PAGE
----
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Independent Appraiser vs. GIA report - discrepancies.

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wwmnb

Rough_Rock
Joined
Dec 24, 2002
Messages
16
I have a diamond with a GIA certificate and a laser inscription, so I know the certificate matches the stone. The GIA cert. calls the stone an F color. When my appraiser looked at the stone, before he saw the cert, he called it an H. The GIA says VS1, he called it a VS2. Then once I showed him the cert he scoffed at the GIA saying they are too lenient. I thought the GIA was strict. Should I be worried that my stone is not really an "F"?

I also felt he appraised it a bit low. The GIA report states:

1.37 carat
F
VS1
60.2% depth
56% table
7.18x7.24x4.34
no culet
thin to slightly thick girdle

The appraiser felt that it was an ideal cut. We paid $8,750 for the stone plus $650 for the setting for a total of $9,400. He appraised the total ring at about $12,250. Does this sound low?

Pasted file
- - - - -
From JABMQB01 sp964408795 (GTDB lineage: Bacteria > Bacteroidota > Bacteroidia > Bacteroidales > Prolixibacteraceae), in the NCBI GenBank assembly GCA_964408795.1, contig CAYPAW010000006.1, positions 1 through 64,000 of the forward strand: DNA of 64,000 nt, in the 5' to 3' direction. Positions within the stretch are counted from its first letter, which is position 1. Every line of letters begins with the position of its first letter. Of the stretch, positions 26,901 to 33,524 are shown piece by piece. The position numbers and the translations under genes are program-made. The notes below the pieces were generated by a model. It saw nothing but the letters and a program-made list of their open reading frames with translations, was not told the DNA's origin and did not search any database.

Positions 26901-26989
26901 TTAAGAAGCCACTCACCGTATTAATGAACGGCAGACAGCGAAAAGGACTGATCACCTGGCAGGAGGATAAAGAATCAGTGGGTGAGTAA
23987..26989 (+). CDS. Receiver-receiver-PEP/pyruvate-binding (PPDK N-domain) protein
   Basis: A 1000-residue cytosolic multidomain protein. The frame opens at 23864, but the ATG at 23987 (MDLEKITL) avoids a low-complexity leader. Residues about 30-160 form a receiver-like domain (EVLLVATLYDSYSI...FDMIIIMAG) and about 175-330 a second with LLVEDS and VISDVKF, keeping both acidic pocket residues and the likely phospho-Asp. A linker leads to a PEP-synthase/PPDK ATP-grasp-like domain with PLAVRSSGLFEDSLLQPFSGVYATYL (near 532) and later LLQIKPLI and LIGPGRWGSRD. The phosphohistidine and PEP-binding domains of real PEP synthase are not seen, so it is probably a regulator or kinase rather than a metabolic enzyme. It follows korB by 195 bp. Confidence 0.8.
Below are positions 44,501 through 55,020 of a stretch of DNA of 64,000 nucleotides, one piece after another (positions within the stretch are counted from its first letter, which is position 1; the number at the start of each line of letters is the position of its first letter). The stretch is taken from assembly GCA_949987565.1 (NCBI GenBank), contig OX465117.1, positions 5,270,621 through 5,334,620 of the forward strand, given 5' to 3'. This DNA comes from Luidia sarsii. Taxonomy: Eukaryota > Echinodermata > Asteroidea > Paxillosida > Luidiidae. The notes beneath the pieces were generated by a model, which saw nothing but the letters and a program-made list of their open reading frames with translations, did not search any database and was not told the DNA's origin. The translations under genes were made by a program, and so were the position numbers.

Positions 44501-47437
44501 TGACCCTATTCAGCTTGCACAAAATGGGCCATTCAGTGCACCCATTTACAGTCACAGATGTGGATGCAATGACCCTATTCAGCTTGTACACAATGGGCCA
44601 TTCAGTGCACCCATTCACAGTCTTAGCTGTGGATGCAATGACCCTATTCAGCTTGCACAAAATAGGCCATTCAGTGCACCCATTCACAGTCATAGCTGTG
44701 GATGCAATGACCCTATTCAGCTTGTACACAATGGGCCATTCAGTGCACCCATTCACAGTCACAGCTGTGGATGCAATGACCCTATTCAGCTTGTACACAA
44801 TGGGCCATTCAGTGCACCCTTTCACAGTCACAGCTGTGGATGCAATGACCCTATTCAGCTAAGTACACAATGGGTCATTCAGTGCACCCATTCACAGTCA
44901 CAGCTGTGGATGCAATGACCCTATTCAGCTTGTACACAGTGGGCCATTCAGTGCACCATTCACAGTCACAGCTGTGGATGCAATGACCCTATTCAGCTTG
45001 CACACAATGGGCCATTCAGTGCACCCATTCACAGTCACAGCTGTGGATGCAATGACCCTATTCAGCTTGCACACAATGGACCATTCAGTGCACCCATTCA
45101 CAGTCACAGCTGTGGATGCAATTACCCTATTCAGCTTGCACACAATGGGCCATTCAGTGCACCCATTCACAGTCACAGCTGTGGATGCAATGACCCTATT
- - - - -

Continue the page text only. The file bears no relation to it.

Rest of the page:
slmulkey

Shiny_Rock
Joined
Oct 30, 2002
Messages
133
2 color grades difference sounds like a lot to me. I wouldn't want to pay for an "f" stone and really get an "h". If I were you, I'd take it somewhere else and get a second opinion. If another appraiser says it is an "h", you might consider speaking with the person that you bought it from to try and exchange it, or get your money back.

As far as the value stated in the appraisal, that sounds reasonable since it is signifantly higher than what you paid for it. Higher appraisals may make the consumer feel better about their purchase, but all it really results in is higher insurance costs.
 

Mara

Super_Ideal_Rock
Joined
Oct 30, 2002
Messages
31,003